Gov. Daniels needs to work with ISTA

Here’s the problem: None of the things that Governor Daniels supports will actually improve Hoosier classrooms or do anything to close the achievement gap for struggling children or underperforming schools. 

The evidence and the facts simply are not on his side. 

For example, the best evidence on charter schools shows that most of them are actually less effective than traditional public schools. That’s why educators – the people who are in the classroom every day– have resisted these trendy notions of “reform.”

If you can’t win an argument on facts, as some people have said, attack your opponent - and that’s just what Governor Daniels is doing. 

In addition to pushing for ill-conceived “reform” policies, Governor Daniels is attempting to silence educators by stripping teachers of their basic right to bargain collectively. The governor and other politicians are claiming that if they weaken the voice of teachers, students will achieve more. This is nothing more than a shameless political smokescreen and it has nothing to do with improving public education. The sole aim of this legislation is to destroy the Indiana State Teachers Association (ISTA) and open the door to the complete privatization of all public schools.

If Governor Daniels had a genuine desire to improve public schools in Indiana, he would work with educators to achieve full-day kindergarten programs and early childhood learning opportunities. And we would be eager to work with him to implement these types of programs but sadly, they are not on the table.

Instead, we have a movement to undermine ISTA and eliminate most of the collective bargaining rights of teachers. The governor claims that taking away these rights would somehow improve public education. The reality is that over the years, collective bargaining has made our schools stronger.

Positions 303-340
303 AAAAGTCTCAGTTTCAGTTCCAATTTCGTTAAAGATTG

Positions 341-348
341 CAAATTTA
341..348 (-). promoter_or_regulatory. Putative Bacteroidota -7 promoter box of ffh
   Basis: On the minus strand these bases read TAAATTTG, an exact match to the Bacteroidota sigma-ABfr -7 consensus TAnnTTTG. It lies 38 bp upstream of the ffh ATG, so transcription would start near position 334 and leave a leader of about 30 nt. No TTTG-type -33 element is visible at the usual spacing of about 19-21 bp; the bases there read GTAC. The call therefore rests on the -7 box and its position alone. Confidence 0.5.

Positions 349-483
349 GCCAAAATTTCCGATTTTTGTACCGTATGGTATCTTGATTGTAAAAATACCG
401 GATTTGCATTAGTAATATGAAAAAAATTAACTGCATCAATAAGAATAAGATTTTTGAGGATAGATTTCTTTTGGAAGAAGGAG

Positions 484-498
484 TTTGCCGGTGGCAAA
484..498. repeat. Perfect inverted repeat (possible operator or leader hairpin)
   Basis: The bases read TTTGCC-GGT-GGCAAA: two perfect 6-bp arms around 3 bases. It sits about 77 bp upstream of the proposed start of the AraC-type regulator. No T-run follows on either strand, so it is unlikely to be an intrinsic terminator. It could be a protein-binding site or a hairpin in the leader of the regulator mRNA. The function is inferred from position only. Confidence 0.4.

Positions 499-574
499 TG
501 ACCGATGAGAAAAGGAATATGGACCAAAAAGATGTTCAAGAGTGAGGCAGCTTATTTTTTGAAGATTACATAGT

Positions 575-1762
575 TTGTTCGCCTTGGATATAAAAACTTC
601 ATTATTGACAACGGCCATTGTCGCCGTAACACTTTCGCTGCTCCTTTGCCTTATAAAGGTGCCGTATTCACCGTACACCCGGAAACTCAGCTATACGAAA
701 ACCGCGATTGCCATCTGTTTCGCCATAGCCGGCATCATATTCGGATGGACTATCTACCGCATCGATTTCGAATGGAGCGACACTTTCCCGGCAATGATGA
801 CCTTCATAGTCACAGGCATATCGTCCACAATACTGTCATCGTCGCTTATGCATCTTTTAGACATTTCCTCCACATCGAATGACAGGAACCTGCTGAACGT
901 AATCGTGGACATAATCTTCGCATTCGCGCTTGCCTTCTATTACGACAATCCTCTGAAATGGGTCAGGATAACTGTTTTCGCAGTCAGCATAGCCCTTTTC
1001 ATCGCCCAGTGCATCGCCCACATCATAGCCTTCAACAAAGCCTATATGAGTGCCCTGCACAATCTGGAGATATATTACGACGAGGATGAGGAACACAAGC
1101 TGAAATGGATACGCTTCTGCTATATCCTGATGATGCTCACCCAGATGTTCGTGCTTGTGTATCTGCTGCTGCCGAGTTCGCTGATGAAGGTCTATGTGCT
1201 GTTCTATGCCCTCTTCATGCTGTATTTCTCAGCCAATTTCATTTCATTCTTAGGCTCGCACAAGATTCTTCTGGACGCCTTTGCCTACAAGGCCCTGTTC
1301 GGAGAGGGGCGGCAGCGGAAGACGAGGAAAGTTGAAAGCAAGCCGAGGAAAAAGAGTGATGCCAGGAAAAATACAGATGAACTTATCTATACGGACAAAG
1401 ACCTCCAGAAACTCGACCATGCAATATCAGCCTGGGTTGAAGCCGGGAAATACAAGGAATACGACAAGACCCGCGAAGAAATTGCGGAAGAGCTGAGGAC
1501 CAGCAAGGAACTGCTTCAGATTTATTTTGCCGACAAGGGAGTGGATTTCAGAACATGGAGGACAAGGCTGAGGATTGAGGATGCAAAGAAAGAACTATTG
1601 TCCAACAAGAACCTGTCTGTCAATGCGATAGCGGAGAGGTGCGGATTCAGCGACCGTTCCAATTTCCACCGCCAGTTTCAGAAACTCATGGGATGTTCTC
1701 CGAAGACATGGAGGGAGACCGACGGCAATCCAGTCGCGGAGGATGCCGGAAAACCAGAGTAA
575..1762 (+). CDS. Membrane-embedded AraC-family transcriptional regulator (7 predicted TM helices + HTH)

Collective bargaining helps to include teachers’ voices and expertise in matters of classroom instruction and student learning. Collective bargaining has led to robust evaluation systems that provide for removal of ineffective teachers, smaller class sizes, greater safety and improved environments, after school programs, even sacrifices such as salary freezes and cuts to keep educators on the job during times when budgets are tight.  

Without a doubt, our schools face many pressing challenges in the coming years—collective bargaining is simply not one of them. Instead of focusing on political gimmicks, the governor should be focused on working with educators to ensure that Indiana’s children have the educational tools they need to prepare them for the jobs of the future. 

Attacking teachers who serve Indiana’s students every day is not reform, it’s politics and our educators and our children deserve better.

Brenda Pike is Executive Director of the Indiana State Teachers Association


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